Some of us have been conditioned to believe that we actually work better under pressure, yet procrastination can have significant repercussions if it persists as one’s scholarly career grows more and more demanding. The first step in overcoming a predisposition to procrastinate is recognizing that it is indeed a problem that’s negatively impacting your life. Then, by eliminating distractions and practicing effective time management, you can become both productive and proactive with all current and forthcoming research projects. It starts with commitment and ends with clear priorities for the future. By maintaining momentum with scheduling that’s consistent and reliable, you’ll hit milestones early on that will help surmount any anxieties with your next scholarly mission.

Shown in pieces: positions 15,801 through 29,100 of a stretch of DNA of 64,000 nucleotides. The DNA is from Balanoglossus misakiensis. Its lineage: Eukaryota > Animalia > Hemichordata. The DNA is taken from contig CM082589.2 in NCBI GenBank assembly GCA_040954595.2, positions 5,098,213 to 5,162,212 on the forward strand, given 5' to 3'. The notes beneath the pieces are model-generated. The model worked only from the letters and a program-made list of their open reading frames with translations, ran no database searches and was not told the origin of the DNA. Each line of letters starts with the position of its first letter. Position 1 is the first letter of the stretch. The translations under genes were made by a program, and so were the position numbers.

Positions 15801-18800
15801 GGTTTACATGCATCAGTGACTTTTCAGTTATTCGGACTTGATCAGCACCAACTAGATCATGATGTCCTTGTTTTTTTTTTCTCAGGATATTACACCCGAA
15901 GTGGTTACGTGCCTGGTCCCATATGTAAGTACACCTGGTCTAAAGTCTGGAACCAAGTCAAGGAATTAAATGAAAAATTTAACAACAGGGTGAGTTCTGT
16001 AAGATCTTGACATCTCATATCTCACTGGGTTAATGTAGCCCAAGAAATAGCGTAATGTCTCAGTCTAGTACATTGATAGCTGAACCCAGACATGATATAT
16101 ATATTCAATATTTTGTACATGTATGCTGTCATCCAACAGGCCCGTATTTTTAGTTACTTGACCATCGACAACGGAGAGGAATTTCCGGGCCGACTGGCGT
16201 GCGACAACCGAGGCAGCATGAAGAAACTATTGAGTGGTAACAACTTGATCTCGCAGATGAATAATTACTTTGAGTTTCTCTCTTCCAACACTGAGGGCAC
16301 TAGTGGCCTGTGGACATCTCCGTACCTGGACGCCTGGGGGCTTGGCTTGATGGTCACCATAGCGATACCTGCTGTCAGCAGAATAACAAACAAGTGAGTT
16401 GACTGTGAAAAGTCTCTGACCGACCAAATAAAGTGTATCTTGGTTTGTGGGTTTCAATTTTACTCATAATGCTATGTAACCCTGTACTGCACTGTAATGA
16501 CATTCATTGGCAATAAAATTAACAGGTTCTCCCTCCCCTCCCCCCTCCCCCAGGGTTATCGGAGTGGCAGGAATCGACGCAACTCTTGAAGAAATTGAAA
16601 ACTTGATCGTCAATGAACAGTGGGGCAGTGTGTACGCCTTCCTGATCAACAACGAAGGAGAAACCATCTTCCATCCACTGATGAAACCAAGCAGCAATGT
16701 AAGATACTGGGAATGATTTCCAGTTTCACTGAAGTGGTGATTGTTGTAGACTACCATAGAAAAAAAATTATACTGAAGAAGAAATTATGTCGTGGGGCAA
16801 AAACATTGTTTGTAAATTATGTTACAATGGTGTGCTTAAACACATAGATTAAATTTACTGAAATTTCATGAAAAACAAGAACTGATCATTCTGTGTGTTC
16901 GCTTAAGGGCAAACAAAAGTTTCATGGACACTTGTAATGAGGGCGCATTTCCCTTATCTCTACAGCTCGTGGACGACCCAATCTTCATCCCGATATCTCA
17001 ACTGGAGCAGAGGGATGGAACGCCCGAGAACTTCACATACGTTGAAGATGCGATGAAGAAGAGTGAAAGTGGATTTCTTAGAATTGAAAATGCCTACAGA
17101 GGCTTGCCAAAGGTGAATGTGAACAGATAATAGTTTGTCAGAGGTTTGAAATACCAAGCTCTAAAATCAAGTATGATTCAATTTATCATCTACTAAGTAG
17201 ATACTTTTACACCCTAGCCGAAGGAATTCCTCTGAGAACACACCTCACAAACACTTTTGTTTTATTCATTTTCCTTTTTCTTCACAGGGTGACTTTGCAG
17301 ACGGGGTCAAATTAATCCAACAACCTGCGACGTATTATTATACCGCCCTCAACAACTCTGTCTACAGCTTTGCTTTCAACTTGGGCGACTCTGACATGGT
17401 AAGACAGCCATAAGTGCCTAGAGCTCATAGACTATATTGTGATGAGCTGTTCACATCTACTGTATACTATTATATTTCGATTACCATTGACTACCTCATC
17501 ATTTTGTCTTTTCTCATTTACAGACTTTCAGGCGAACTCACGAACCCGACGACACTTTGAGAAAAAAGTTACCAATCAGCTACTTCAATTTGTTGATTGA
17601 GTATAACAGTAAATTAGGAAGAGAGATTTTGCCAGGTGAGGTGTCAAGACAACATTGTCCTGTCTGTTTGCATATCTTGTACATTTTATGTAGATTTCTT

Develop a Daily Writing Routine
Contributing within your academic community, industry, and beyond takes discipline. Becoming a prolific author will be next to impossible unless you establish some sort of writing routine. The trick? Don’t even allow yourself to give into your hesitations and deviate from your routine. Set up a timeframe, or even an amount of content, that serves as your goal for the day. Like the saying goes, “One thing at a time,” you will begin to chip away at your writing tasks by completing chunks of your writing projects at a time. It helps if you have deadlines, self-imposed or otherwise mandated.
Stay Mindful of Your Progress